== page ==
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COMDEX/Fall '99 - Motherboard Manufacturers Report Part 2

Asus

It looks like Asus if roaring into the scene with five i820 based motherboards that are not as diversified as the MSI boards but nonetheless have advantages of their own. Take a look at the chart below.

MotherboardSocket TypeMemory ConfigurationSlots availableSCSILAN
P3C2000Slot 14 DIMM1 AGP (4X PRO)/5 PCI/1 AMRNo.No.
P3C-ESlot 12 RIMM1 AGP (4X PRO)/5 PCI/1 AMRNo.No.
P3C-LSlot 12 RIMM1 AGP (4X PRO)/5 PCI/1 AMRNo.Intel 82559 LAN
P3C-SSlot 12 RIMM1 AGP (4X PRO)/5 PCI/1 AMRAdaptec Ultra160 SCSINo.
P3C-LSSlot 12 RIMM1 AGP (4X PRO)/5 PCI/1 AMRAdaptec Ultra160 SCSIIntel 82559 LAN

The table shows that the various features are geared towards having integrated peripherals versus having a variety of memory, socket and form factor differences like the MSI i820 line-up. However, you will notice that all the Asus boards have AGP Pro that is not very common among the i820 boards that I have seen thus far. If you do not recall, AGP Pro or AGP Pro50 is a specification that supports AGP 4X with up to 50 watts of power to the AGP card. Typically this power requirement is important to workstation class video cards that have huge on-board memory sizes. The visible difference is a 1 inch longer AGP-slot that offers the additional power-lines. AGP-Pro is still compatible with the well-known AGP; you can plug every normal AGP-card in it as well. In this case the additional part of the connector stays free.

Another interesting product being produced by Asus is the DR2 DIMM Riser. This little gadget allows you to run DIMMs in a RIMM only motherboard. Take a look:

The board has the Intel Memory Translator Hub (MTH) that makes PC100 SDRAM memory compatible with RIMM only motherboards. We have one of these parts in house and will bring you a report on this very soon. Although this adaptor allows the use of low cost SDRAM modules, going through this added hub degrades performance. Why is that? Let me explain this in very simple terms. When something leaves the CPU heading towards memory, it has these following factors involved:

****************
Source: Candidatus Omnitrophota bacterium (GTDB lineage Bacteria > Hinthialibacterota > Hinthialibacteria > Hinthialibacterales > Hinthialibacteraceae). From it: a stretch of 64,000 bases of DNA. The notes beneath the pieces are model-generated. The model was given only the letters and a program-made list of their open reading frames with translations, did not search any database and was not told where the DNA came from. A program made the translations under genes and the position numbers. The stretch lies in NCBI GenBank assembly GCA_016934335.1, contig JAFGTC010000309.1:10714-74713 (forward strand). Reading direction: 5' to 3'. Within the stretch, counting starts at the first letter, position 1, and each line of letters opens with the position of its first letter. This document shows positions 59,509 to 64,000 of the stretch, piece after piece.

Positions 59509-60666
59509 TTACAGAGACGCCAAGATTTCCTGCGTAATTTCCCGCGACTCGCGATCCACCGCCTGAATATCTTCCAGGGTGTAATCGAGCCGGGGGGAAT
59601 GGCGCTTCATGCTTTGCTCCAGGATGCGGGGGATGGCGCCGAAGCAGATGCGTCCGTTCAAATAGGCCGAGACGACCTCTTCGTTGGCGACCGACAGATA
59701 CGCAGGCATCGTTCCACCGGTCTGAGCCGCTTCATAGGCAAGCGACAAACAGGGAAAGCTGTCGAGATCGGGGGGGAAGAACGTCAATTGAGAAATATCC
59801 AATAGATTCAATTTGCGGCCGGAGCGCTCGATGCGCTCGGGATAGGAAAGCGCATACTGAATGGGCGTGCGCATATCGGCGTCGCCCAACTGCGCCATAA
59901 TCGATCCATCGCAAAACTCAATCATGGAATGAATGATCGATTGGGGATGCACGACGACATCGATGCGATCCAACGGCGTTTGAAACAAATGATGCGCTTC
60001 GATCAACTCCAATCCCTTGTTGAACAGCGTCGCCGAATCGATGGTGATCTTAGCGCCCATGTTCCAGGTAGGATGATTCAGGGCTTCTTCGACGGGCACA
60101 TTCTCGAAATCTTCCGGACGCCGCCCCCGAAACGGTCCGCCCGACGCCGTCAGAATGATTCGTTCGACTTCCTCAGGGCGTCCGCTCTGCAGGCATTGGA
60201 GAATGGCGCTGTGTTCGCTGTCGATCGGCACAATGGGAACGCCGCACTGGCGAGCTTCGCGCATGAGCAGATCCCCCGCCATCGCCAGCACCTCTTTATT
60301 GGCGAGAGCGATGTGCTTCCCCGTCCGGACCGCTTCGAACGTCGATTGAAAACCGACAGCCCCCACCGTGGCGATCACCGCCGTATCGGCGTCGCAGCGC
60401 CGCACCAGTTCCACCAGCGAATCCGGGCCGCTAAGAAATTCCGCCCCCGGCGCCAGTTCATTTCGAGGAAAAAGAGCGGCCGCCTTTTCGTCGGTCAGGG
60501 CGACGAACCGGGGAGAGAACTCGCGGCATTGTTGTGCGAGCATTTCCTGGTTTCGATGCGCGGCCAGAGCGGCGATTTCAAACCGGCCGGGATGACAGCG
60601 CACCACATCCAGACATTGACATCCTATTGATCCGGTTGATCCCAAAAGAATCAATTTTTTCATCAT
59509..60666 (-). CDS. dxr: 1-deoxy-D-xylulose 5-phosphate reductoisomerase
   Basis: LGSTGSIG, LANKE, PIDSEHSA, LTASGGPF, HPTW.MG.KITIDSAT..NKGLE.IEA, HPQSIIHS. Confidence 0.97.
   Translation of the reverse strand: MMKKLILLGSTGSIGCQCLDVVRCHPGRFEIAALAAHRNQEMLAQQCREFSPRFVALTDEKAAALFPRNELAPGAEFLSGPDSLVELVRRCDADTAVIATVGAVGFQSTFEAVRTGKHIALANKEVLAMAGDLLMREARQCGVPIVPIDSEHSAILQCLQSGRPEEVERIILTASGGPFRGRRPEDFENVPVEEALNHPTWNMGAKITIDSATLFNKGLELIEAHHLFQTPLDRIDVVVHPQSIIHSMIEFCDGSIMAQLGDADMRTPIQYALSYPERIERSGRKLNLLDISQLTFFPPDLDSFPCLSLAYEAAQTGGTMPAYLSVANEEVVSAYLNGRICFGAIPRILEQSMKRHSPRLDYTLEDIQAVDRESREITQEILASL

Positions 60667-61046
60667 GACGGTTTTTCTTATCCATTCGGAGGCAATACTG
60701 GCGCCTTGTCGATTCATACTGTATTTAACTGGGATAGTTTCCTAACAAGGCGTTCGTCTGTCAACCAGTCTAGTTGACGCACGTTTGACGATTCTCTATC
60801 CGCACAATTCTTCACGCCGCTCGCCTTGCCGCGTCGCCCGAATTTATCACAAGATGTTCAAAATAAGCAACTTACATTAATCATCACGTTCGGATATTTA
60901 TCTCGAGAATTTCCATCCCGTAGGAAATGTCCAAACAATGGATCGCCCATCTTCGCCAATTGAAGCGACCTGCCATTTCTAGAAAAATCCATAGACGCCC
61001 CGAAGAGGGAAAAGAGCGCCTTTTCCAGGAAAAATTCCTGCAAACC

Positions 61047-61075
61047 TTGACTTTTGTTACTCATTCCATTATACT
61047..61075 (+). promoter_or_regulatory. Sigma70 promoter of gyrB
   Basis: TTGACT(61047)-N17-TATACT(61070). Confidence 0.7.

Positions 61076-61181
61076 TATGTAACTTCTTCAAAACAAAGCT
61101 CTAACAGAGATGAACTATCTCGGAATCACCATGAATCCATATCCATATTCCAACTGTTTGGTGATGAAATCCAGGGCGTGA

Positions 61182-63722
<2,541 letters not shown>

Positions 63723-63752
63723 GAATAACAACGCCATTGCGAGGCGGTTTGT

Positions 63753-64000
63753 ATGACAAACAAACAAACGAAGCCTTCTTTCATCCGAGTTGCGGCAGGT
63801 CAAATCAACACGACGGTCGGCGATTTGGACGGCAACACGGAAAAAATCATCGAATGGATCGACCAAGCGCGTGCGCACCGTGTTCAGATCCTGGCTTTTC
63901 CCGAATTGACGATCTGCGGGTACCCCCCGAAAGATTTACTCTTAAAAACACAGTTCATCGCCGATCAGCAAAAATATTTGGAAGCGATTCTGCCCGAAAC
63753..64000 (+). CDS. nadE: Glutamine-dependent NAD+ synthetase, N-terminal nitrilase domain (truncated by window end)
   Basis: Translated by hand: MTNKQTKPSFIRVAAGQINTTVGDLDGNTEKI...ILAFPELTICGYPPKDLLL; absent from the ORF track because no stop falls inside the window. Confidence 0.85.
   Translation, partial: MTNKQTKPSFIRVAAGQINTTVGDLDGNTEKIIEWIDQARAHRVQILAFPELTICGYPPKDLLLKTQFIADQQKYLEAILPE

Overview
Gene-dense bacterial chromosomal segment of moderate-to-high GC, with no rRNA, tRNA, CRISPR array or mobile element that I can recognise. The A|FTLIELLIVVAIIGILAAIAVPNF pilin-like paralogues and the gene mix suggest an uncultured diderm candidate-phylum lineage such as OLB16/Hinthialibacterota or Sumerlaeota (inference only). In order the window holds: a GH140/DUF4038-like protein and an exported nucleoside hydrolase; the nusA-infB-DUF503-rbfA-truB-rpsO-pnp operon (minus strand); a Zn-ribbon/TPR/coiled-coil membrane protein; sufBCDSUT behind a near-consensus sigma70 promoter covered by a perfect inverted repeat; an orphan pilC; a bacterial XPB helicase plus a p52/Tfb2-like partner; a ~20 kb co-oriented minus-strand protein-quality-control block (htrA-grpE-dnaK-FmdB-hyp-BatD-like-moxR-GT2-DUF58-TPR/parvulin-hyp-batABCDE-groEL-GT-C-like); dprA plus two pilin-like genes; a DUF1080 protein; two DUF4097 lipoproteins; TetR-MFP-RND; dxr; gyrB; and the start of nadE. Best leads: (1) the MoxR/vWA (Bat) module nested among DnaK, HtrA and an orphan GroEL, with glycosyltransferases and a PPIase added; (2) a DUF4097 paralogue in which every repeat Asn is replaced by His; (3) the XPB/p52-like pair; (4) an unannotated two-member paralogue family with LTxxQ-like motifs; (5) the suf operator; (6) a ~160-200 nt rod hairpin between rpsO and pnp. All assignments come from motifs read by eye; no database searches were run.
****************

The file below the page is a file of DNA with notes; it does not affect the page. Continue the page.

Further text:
• You take all the penalties of the translation from the RDRAM to the SDRAM-interface, resulting in a high memory-latency
  • You inherit the lower PC100-SDRAM memory-bandwidth (800 MB/s vs. 1,600 MB/s in case of PC400 RDRAM), additionally degraded by the translation-procedure.

With the above explained it is easy to see why applications take as much as a 10-15% real world performance hit. For more information on the MTH, please refer to the Intel CC820 motherboard review . Look for more about this particular product in the very near future.

For our AMD Athlon readers, I am sure you are waiting for me to lay down the dirt on what is going on at Asus with the Athlon motherboards, but unfortunately the only answer I have received from Asus is still, "No comment." We will keep you posted.

EPoX

It seems that EPoX is keeping a tight lid on their product line, but were nice enough to give me an idea of what they have planned and the dates at which we might see a product. i820-based motherboards will be making their way into the market early next year (Jan '00) while the Athlon motherboards will be due whenever the VIA KX133 chipset is available (ain't that a great comment?). This probably is not very good news for Athlon owners but this is a better response than many of the other motherboard manufacturers.

Gigabyte

There is quite a bit going on at Gigabyte these days with the release of i820 and the outcry for Athlon support. Gigabyte seems to have everything under control by releasing a wide variety of i820 boards and sticking close to AMD to produce one of the better Athlon motherboards.

I put together this chart for you to see the various i820 solutions Gigabyte will be releasing. Take a peek:

MotherboardSocket TypeMemory ConfigurationBus SpeedsSlots AvailableMiscellaneous
GA-6CXSlot 13 RIMM (1 GB Max)100/120/133/1501 AGP/5 PCI/1 ISA/1 AMRAureal AU8810 PCI sound
GA-6CXCSlot 14 DIMM (1 GB Max)100/120/133/1501 AGP/5 PCI/1 ISA/1 AMRAureal AU8810 PCI sound
GA-6CXDWDual Slot 14 DIMM (1 GB Max)100/112/124/1331 AGP/6 PCI/1 ISAAdaptec 82559 SCSI Intel 82559 LAN
GA-6KXDW7Dual FC-PGA4 DIMM (2 GB Max)100/112/124/1331 AGP/2 64-bit PCI/4 PCI/1 ISAAdaptec 7899 SCSI Intel 82559 LAN

The release schedule for the GA-6CX and GA-6CXC board is early January '00 while the GA-6CXDW and 6KXDW7 are due in late February of '00. You will notice that one of the more interesting boards is the GA-KXDW7 with the Dual FC-PGA (will support Socket370-Coppermine parts) and 2 GB memory max. If only they had included an AGP Pro slot, this would be a killer workstation platform.